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Gospel reflection

October 25, 2020: Thirtieth Sunday in Ordinary Time

Gospel of Matthew 22:34-40

When the Pharisees heard that Jesus had silenced the Sadducees, they gathered together, and one of them, a scholar of the law tested him by asking, “Teacher, which commandment in the law is the greatest?”

He said to him, “You shall love the Lord, your God, with all your heart, with all your soul, and with all your mind. This is the greatest and the first commandment. The second is like it: You shall love your neighbor as yourself. The whole law and the prophets depend on these two commandments.”

Reflection:

When I read this Gospel passage or hear it proclaimed, I often wonder what that “scholar of the law” thought when Jesus responded the way he did. Was the scholar taken back because he expected a simple, direct answer? Did he feel that perhaps he was in the presence of one who was sharing a profound understanding of the purpose and meaning of the commandments in the daily lives of Jews in his time?

In his mind, did Jesus “pass the test?” I recall a homilist preaching on this Gospel who stated that the scholar asked Jesus for a commandment and Jesus gave him a proclamation. If that was what the scholar experienced in his interaction with Jesus, what was the effect of that proclamation on him? Did he just want one statement about which commandment Jesus would uphold as the pinnacle of all of them? And was he disappointed or frustrated with the response?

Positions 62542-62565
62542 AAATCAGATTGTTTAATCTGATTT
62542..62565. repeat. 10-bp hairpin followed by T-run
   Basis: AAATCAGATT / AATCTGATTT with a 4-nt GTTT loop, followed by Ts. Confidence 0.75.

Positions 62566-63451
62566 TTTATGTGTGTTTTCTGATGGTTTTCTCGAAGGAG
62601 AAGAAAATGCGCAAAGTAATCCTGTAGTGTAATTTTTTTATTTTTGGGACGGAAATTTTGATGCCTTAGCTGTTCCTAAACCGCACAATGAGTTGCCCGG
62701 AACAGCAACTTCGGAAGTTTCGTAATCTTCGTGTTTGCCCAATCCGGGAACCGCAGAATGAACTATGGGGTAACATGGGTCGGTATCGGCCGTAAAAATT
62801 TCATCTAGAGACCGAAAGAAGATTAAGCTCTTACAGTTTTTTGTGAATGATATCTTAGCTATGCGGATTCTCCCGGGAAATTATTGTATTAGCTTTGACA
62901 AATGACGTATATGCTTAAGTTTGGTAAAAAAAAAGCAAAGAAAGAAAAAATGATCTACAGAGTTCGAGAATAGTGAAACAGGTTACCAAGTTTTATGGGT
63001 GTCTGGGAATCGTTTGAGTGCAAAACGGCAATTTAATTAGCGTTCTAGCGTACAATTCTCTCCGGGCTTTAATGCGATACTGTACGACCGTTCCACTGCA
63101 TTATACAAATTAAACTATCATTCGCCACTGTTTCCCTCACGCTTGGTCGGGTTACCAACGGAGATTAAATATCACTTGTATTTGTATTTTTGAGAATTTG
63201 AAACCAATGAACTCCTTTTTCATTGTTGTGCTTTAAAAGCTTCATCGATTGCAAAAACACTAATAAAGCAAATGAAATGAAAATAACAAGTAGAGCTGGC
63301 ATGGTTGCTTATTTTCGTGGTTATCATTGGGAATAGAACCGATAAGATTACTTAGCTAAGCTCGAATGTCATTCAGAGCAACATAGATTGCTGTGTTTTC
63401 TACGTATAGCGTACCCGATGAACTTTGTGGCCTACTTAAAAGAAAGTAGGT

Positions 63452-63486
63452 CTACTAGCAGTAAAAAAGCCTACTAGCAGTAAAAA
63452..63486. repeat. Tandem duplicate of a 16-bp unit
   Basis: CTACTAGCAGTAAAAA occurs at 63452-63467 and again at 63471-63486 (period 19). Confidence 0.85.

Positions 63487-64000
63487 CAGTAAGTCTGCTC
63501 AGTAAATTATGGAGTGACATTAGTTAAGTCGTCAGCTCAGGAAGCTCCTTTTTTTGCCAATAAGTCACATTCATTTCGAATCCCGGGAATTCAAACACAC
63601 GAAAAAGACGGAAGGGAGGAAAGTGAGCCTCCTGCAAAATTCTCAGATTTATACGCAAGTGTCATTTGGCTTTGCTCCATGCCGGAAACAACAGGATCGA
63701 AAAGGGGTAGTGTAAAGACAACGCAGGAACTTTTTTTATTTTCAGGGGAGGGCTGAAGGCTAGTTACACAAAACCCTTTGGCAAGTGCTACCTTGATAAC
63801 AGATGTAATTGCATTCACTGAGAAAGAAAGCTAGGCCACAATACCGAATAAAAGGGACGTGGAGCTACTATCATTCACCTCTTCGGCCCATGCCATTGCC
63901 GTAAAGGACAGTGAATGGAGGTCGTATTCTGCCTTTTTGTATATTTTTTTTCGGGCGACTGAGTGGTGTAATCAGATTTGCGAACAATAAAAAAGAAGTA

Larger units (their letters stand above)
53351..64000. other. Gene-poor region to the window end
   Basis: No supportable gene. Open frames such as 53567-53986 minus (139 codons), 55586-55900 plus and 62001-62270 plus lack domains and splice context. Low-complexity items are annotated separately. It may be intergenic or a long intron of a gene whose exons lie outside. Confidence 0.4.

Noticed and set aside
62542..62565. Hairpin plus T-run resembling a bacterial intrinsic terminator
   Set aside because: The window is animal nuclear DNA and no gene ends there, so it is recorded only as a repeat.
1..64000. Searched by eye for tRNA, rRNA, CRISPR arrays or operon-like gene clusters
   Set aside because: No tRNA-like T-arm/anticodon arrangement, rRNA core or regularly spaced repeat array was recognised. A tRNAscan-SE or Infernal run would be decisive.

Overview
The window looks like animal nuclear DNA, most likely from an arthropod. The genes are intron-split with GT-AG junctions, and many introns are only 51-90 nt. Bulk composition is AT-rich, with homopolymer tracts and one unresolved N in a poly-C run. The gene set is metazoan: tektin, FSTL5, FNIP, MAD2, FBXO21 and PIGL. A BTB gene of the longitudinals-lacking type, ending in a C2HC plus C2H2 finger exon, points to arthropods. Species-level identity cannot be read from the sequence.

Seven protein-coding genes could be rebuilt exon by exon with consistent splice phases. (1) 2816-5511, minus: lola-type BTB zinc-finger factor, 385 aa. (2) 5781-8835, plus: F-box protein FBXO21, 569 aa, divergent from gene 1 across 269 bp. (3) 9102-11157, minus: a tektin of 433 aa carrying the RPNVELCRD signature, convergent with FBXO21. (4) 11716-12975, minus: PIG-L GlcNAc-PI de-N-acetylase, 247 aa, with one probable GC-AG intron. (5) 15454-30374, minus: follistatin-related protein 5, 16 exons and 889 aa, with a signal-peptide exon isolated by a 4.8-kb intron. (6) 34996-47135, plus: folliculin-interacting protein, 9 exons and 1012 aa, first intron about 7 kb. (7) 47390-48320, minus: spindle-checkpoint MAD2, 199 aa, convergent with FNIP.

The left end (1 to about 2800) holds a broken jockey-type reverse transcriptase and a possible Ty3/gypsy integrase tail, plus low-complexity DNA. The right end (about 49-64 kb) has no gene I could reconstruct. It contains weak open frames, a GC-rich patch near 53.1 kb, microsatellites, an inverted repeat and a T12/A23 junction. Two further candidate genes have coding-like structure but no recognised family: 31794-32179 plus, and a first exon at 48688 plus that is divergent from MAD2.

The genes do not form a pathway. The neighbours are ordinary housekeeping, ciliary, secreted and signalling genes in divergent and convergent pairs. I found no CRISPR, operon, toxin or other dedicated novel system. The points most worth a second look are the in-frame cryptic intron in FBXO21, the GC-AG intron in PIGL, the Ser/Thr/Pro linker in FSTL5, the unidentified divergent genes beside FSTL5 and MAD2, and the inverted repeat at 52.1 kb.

Did hearing Jesus’ response possibly act as a way for him to better understand not only God’s desire to be in a loving relationship with each person but also for each person to seek to be in right relationship with all others?

What effect does this response have on us? Jesus, in answering the question, reveals that to honor God means to love God directly and to extend that loving relationship to others. God’s people must reach outward to those who are both close by and in distant places. As God showers us with mercy, generosity, faithfulness and patience, we are to share that experience of being loved with others. The two commandments are intertwined, they are inseparable. They are a proclamation of what our mission as Jesus’ followers obliges us to do.

Action

Take time this week to identify one concrete way to love another person who may be difficult to love. Perhaps that person is distant from you on the theological or ecclesial or political spectrum. Pray about reaching out and finding a way to fulfill Jesus’ command.

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Linda McMahon

Originally from Philadelphia, Linda had a 25-year career as a navy nurse. She then served as a parish adult faith formation coordinator, an on-call hospital chaplain and a hospice bereavement specialist. A Providence Associate since 2007, Linda lives in San Clemente, California with her husband, Randy, and their 3 cats.

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